Much of the tusk can be seen outside; the rest is in a socket in the skull making it difficult to remove it without harming the animal. The tusks serve multiple purposes such as digging for water, salt and roots; debarking or marking trees; and for removing trees and branches when clearing a path. When fighting they are used to attack, defend, and protect the trunk.
Who is the biggest elephant in the world?
The biggest elephant in the world was an African Elephant in Kenya named Satao. He lived from 1968 in the Tsavo East National Park until he was killed with a poisoned arrow by poachers on 30th May 2014. He was known as a tusker because his tusks were so long that they almost touched the ground. His tusks were over 2.0m ( 6.5 feet ) long. Due to the great value of his tusks on the black market, Satao had been under nearly constant surveillance by the Kenya Wildlife Service and the Tsavo trust for the 18 months prior to June 2014.
In March 2014, Satao was found with two seeping wounds in his flank from poisoned arrows shot into him, which were confirmed by veterinarians who rushed to the scene to treat him. After a number of days, Satao recovered from his festering wounds and was last spotted alive on 19 May 2014.
On 2 June 2014, Richard Moller of the Tsavo Trust found a huge elephant carcass lying in a swamp near the boundary of Tsavo East National Park. The tusks had been cut off and the face was badly mutilated, so the carcass could not be identified with certainty at the time. For about 10 days Moller and Kenya Wildlife Services searched for Satao before concluding that he was dead. He was killed by a poisoned arrow shot deep into his left flank on 30 May 2014. Satao was officially declared dead on 13 June 2014.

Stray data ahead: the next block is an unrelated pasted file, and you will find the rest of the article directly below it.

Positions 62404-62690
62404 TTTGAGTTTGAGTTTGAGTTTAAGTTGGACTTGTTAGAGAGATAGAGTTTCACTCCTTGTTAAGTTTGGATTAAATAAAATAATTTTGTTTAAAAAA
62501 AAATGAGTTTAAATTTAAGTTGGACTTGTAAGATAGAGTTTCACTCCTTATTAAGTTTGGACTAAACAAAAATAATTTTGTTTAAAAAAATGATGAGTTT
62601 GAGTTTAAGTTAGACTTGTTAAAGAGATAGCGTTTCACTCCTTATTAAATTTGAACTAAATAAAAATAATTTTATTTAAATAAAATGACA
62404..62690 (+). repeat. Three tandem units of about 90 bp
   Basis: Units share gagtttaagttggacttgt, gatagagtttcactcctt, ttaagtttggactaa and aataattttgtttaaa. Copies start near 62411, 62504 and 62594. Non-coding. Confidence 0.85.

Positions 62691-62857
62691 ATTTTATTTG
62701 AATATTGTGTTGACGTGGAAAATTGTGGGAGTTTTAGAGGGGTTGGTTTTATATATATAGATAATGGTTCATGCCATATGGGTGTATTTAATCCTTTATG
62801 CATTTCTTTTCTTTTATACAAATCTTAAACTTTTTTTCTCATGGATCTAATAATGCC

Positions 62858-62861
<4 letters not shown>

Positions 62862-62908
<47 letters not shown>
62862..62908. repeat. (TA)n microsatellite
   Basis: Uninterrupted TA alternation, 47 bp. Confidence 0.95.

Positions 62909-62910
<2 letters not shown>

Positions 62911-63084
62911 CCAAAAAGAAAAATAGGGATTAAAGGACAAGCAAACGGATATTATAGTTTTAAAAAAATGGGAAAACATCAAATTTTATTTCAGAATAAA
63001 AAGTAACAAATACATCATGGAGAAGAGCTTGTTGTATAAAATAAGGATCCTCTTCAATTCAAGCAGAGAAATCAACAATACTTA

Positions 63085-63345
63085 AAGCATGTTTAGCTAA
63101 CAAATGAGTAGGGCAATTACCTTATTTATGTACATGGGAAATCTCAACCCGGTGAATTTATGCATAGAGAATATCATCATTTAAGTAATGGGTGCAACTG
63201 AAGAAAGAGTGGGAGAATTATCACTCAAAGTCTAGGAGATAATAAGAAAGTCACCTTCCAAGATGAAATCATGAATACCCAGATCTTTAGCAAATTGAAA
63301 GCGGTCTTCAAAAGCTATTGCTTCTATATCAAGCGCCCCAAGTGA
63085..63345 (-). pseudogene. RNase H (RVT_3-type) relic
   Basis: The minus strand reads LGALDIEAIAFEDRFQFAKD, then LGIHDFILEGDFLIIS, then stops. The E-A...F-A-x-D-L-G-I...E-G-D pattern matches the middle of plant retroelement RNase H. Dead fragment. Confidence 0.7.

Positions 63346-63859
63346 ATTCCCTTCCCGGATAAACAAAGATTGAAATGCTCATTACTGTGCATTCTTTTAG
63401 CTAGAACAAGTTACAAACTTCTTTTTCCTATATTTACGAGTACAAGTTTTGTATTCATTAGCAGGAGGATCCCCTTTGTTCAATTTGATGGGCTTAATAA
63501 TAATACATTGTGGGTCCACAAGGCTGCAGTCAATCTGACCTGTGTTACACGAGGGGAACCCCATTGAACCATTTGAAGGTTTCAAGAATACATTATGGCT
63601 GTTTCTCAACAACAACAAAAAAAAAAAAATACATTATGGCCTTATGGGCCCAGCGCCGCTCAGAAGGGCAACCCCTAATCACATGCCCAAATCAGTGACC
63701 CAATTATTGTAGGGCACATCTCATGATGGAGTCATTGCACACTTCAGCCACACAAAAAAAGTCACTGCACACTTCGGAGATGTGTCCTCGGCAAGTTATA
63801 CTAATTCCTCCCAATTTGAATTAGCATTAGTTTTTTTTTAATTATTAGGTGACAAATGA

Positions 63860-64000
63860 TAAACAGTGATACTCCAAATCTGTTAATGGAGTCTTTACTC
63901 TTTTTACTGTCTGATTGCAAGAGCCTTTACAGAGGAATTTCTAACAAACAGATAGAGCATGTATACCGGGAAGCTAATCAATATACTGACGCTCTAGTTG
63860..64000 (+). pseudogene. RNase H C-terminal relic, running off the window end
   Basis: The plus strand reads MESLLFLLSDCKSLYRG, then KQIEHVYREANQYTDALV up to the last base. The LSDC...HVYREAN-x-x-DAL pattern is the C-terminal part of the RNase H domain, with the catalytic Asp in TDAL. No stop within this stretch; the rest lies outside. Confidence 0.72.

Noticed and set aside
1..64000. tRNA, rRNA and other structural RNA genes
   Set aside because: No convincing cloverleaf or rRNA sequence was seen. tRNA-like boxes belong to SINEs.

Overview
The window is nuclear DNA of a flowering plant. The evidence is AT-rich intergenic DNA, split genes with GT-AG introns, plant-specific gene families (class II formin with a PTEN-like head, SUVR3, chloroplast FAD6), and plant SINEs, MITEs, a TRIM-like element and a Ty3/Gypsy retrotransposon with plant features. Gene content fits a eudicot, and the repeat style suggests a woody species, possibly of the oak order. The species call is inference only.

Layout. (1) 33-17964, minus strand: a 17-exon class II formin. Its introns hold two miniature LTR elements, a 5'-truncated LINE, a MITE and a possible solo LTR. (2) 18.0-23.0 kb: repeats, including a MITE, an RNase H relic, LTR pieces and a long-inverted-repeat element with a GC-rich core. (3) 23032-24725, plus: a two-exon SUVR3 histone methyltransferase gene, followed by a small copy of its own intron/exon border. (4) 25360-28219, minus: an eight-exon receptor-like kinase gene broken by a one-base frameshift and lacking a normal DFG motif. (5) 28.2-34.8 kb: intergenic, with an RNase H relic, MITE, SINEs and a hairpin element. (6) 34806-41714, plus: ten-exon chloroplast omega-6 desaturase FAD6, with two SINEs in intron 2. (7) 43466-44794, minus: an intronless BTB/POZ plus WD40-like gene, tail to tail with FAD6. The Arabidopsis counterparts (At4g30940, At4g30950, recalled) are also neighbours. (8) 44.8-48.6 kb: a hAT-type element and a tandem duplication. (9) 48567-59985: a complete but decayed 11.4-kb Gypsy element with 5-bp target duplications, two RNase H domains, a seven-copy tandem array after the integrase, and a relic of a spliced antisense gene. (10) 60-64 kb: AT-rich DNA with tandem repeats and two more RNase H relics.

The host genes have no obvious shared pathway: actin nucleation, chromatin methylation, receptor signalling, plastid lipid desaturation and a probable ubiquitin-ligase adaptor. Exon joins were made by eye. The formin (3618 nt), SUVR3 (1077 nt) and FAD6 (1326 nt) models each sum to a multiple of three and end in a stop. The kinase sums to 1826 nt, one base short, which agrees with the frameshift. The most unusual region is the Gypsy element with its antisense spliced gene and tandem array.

A few facts about elephants:
- These magnificent mammals spend between 12 to 18 hours of eating grass, plants, and fruit every single day. They use their long trunks to smell their food and lift it up into their mouths.
- With all that eating it means there is a lot of poo. Each elephant creates about one tonne of droppings per week which keeps the soil fertile and disperses tree seeds. Elephants also dig waterholes and create footpaths which literally change the landscape around them.
- Elephants have created their very own sunscreen. After a river or swamp bath, they will throw mud and sand up and over themselves to protect their skin from the hot, burning sun.
- The brain of an elephant weighs 4.5 – 5.5kg ( 10 – 12 lb ) compared to 1.6kg ( 4 lb ) for a human brain.
- The heart of an elephant weighs 12 – 21kg ( 26 – 46 lb ). It has a double-pointed apex, an unusual trait among mammals. When standing the elephant’s heart beats approximately 30 minutes per minute.